Linked by Dedoimedo on Thu 17th Mar 2011 23:17 UTC
Debian and its clones Writing about Debian is not a simple thing. You know it's the giant that has spawned pretty much every other distro out there. It's almost like a Roman Empire, almost a taboo. Furthermore, it's not a desktop distro per se. It's more sort of a template you use to build your platform. It's also a SOHO server distro, therefore it more fits into the business category, comparable to CentOS and similar.
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RE: . - image stamp versus full installer
by jabbotts on Mon 21st Mar 2011 21:17 UTC in reply to "."
jabbotts
Member since:
2007-09-06

Ubuntu's installer benefits mostly from being a simple image stamp. It just takes the liveCD's image and writes to the hard drive after asking you minimal questions like prefered language and if it should use the whole disk or part of it. All the packages and kernel modules (drivers) are already in the liveCD's image. It does not offer software from the full potential library until after the initial install; your first stage is going to be what's been chosen for you.

To use Word as an example; it's like saving a pre-written letter to your documents directory.

Debian is primarily a full install distribution so it's installer is more like classic Windows. You boot the machine off the install disk, answer questions about location, hardware, hard drive partitioning, software selection and you get your own install from several different potential end results. The installer has to setup the hard drive, detect hardware and pull your choice of software packages from the full potential library.

To use Word again, this is like first transcribing the letter by selecting a page worth of short quotes from the several pages of a book then saving the resulting letter to your hard drive.

One really can't compare and criticize a full install process for not being a liveCD stamped image install process.

Reply Parent Score: 2

Icaria Member since:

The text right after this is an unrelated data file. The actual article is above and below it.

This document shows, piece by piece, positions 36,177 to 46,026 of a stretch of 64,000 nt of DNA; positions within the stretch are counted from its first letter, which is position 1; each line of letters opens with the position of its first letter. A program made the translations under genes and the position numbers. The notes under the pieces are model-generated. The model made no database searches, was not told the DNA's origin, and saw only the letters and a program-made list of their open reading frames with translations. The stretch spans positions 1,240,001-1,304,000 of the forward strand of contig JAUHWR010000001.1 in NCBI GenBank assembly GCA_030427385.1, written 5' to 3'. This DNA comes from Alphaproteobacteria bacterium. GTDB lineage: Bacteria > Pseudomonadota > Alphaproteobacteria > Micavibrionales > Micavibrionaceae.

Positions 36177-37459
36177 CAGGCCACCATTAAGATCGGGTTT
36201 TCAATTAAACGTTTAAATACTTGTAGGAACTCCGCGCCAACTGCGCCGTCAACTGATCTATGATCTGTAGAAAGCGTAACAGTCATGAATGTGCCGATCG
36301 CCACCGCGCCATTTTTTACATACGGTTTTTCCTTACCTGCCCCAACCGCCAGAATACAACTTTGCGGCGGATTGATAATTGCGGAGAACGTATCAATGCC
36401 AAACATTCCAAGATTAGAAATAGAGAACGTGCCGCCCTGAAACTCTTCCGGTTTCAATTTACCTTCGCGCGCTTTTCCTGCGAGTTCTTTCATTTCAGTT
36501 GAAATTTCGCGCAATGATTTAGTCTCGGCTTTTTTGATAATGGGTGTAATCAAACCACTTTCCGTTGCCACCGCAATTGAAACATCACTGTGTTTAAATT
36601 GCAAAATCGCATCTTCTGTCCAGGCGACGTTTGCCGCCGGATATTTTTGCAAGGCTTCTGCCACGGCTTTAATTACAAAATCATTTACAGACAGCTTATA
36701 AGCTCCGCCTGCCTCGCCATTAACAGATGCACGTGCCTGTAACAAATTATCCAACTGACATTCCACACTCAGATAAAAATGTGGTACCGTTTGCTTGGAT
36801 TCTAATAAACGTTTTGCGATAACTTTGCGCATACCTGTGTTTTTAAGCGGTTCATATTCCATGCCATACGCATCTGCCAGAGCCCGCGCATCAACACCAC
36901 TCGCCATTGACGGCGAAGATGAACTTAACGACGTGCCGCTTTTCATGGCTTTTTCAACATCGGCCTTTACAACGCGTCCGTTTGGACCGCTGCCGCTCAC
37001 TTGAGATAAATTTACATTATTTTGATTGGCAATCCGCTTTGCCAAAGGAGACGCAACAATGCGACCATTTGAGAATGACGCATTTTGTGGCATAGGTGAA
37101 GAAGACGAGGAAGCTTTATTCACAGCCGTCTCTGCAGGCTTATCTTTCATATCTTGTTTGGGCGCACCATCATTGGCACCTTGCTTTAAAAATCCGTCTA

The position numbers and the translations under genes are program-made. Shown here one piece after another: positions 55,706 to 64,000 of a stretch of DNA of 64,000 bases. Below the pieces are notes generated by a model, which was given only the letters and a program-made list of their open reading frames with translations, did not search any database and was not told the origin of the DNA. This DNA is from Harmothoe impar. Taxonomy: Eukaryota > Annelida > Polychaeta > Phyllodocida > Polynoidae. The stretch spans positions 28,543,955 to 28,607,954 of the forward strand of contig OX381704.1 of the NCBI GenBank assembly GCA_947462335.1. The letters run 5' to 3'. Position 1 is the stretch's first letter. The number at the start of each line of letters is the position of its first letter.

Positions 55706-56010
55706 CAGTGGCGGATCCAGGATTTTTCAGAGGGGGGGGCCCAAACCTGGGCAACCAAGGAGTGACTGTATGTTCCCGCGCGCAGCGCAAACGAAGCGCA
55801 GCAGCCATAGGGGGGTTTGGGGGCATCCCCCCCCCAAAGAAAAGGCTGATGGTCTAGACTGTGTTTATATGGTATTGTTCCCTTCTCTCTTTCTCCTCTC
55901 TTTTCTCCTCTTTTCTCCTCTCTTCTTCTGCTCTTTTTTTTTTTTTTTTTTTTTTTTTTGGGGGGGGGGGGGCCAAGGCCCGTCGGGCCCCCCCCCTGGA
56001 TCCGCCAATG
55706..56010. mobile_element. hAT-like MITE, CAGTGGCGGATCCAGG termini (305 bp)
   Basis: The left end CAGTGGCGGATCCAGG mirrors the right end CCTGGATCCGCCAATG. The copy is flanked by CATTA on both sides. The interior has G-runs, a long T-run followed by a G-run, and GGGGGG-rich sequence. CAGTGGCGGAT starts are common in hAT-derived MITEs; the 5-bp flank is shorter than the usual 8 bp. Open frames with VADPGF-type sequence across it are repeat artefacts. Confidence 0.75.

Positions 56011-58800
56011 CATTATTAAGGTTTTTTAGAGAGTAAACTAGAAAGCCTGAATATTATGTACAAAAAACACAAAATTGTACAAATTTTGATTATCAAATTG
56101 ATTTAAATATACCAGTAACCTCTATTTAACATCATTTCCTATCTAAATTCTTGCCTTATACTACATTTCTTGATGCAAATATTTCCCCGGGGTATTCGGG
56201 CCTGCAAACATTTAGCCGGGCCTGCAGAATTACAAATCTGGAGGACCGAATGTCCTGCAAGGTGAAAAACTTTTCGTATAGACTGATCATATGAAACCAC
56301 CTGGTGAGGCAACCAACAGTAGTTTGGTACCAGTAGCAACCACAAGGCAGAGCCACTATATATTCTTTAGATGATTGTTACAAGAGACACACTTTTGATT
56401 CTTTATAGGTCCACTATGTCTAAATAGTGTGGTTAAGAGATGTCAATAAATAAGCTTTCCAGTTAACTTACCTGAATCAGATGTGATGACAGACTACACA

2010-06-19

Firstly, I'm not really sure why you replied to me.

Secondly, there's no reason why Debian can't just force you to use a bunch of defaults, regardless of whether the installation media is a compressed full install, or just kernel+toolchain+apt+install scripts. There's a good number of reasons why they shouldn't but that's another discussion. Likewise, there's nothing prohibiting a live CD install from modifying just about any setting during the install, or automatically removing packages post-install.

Thirdly, a live CD still has to partition the local install media and detect your hardware.

And fourthly, the Word analogy is torturous.

Reply Parent Score: 1

jabbotts Member since:
2007-09-06

You where talking about installers so it seemed relevant though still directed as more a generic comment.

Debian could imposed a full set of defaults on the user. There is a liveCD debian version which probably does just this. Pretty much ever liveCD does this. That's how they work; a bootable image which can also be written to hard drive.

The difference is "full installer" versus "live installer" still though. One can't compare the two. It's like comparing a Windows install with a Windows drive image; one has an install process with several required questions while the other has a pre-fab OS image that's simply being stamped onto the hard drive.

Look at Mandriva:
Mandriva One - a liveCD version with set defaults and a live installer which stamps the pre-fab image onto hard drive if desired.

Mandriva Free - a "libre" full install version. This provides the traditional bare metal cold install giving the user the most choice in system setup. One can accept the full install defaults provided where possible or change them in addition to answering various required questions.

One can't compare the two isntalls because they are completely different by design and necesity. One is essentially a drive image stamped to the system while the other is an install process dependent on user's choices.

In the case of Mandriva and Debian, one has the option of using a liveCD installer or a full disk installer. If what one wants is a default install with all but the absolute minimum decided for them; use the liveCD.. that's what it's meant to do. If one wants more choice in how the system is installed, use the full install.. that's what it's meant to do.

Reply Parent Score: 2